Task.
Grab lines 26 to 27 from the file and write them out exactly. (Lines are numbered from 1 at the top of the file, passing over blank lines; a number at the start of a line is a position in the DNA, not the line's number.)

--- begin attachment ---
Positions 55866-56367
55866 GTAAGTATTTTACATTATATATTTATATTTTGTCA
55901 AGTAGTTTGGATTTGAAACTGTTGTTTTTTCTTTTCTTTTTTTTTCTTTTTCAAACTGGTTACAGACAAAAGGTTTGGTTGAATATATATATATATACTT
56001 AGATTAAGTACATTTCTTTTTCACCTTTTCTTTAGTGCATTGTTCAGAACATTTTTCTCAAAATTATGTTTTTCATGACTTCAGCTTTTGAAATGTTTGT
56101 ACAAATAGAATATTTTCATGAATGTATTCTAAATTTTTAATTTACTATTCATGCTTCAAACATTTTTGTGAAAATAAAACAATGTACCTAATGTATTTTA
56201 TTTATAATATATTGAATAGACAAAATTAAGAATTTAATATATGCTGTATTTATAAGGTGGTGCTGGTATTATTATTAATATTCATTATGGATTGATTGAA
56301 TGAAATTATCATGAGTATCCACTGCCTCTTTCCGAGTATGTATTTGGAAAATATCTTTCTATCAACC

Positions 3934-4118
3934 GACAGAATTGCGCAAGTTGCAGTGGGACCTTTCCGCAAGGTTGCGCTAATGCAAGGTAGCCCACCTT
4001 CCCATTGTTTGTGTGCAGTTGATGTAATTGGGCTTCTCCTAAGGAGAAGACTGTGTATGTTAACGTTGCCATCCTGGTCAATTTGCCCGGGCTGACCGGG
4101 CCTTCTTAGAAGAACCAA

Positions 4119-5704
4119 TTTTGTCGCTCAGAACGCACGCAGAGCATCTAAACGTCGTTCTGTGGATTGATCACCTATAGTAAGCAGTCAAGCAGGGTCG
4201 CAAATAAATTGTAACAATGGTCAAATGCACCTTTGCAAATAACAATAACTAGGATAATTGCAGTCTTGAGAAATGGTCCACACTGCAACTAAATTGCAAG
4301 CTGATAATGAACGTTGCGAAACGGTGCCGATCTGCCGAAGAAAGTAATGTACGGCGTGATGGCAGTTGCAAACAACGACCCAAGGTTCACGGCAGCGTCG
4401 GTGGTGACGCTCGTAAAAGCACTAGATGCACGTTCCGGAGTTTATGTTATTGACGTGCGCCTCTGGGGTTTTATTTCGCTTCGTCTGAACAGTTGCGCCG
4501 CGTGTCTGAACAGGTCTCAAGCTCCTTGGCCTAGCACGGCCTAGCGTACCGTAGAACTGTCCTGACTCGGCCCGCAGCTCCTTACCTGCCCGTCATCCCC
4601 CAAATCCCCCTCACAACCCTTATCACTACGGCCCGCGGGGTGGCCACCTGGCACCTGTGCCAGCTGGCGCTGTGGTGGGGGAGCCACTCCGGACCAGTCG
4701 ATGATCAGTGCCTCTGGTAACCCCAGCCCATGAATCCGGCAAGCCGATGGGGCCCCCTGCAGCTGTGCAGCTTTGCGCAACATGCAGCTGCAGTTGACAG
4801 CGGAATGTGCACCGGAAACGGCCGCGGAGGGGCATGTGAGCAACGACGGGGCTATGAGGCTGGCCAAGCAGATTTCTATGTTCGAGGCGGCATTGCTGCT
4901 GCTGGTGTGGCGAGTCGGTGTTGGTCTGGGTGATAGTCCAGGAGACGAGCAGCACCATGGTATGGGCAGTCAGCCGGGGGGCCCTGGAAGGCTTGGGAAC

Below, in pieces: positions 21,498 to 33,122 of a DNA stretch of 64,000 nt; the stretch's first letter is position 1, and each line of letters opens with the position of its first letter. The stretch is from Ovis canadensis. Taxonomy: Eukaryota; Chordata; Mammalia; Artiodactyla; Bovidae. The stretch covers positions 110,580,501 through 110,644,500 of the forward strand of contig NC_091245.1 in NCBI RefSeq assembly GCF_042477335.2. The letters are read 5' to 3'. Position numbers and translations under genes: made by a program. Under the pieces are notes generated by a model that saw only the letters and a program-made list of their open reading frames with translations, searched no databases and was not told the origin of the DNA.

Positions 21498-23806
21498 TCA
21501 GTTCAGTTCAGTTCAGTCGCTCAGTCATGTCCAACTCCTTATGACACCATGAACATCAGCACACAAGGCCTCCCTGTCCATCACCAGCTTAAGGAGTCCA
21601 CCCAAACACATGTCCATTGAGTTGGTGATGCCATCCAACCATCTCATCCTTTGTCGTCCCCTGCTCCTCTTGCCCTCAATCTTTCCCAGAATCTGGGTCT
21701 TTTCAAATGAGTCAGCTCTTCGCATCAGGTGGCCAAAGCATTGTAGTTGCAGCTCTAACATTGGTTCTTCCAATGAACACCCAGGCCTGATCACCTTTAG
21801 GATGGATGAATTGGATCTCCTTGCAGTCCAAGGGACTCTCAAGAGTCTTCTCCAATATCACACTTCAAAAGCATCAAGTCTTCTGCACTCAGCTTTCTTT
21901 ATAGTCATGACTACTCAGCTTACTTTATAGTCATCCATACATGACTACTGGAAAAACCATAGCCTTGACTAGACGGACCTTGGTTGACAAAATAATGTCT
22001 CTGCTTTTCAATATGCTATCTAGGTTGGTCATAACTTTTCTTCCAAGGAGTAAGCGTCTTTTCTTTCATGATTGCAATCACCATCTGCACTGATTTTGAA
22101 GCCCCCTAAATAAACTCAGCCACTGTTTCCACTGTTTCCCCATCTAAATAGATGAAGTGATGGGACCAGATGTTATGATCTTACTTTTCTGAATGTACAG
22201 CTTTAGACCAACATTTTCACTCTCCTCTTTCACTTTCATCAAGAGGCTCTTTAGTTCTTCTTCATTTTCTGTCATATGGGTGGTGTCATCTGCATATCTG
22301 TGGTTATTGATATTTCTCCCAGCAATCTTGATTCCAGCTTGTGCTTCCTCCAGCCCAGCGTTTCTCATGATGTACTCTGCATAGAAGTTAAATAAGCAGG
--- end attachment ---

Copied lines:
21601 CCCAAACACATGTCCATTGAGTTGGTGATGCCATCCAACCATCTCATCCTTTGTCGTCCCCTGCTCCTCTTGCCCTCAATCTTTCCCAGAATCTGGGTCT
21701 TTTCAAATGAGTCAGCTCTTCGCATCAGGTGGCCAAAGCATTGTAGTTGCAGCTCTAACATTGGTTCTTCCAATGAACACCCAGGCCTGATCACCTTTAG